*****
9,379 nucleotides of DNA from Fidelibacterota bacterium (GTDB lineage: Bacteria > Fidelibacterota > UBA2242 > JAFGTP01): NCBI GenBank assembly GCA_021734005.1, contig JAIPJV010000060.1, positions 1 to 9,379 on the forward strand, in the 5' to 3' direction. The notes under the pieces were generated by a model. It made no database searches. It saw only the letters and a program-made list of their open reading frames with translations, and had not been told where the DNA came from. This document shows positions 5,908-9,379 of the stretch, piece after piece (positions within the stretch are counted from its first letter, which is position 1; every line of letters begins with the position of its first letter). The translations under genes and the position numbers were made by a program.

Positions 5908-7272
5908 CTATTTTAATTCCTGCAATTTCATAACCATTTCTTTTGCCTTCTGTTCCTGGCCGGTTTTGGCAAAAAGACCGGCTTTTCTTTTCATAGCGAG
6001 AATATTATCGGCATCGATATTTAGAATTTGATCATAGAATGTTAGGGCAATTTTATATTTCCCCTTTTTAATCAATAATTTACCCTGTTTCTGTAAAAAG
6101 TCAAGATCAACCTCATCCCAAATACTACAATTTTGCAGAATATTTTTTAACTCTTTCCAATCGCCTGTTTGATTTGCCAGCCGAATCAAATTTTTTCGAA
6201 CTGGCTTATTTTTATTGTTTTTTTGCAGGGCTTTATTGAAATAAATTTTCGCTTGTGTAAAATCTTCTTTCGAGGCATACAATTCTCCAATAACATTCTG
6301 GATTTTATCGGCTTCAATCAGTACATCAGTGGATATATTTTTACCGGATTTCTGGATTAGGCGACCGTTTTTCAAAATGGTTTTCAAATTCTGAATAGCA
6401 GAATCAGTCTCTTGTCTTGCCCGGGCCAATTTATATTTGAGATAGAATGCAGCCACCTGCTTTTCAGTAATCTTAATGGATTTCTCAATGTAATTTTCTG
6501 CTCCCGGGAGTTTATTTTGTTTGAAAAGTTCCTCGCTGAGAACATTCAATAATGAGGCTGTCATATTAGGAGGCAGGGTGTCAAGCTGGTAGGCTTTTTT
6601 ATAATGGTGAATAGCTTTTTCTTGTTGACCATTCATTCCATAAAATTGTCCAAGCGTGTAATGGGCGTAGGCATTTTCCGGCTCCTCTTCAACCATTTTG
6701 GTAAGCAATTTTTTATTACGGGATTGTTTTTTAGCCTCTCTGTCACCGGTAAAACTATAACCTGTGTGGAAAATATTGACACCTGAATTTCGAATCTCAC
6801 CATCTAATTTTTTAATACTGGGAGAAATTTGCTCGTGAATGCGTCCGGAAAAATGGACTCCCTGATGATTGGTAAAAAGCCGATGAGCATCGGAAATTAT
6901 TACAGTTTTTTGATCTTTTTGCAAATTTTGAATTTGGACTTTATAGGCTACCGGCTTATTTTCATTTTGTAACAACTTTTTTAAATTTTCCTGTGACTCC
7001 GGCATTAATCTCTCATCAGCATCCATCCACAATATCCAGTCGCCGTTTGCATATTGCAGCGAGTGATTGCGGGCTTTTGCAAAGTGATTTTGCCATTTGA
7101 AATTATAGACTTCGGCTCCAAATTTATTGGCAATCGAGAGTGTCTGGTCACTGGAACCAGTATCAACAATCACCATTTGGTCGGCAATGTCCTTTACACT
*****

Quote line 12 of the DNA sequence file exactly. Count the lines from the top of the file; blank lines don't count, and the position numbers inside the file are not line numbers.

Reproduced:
6801 CATCTAATTTTTTAATACTGGGAGAAATTTGCTCGTGAATGCGTCCGGAAAAATGGACTCCCTGATGATTGGTAAAAAGCCGATGAGCATCGGAAATTAT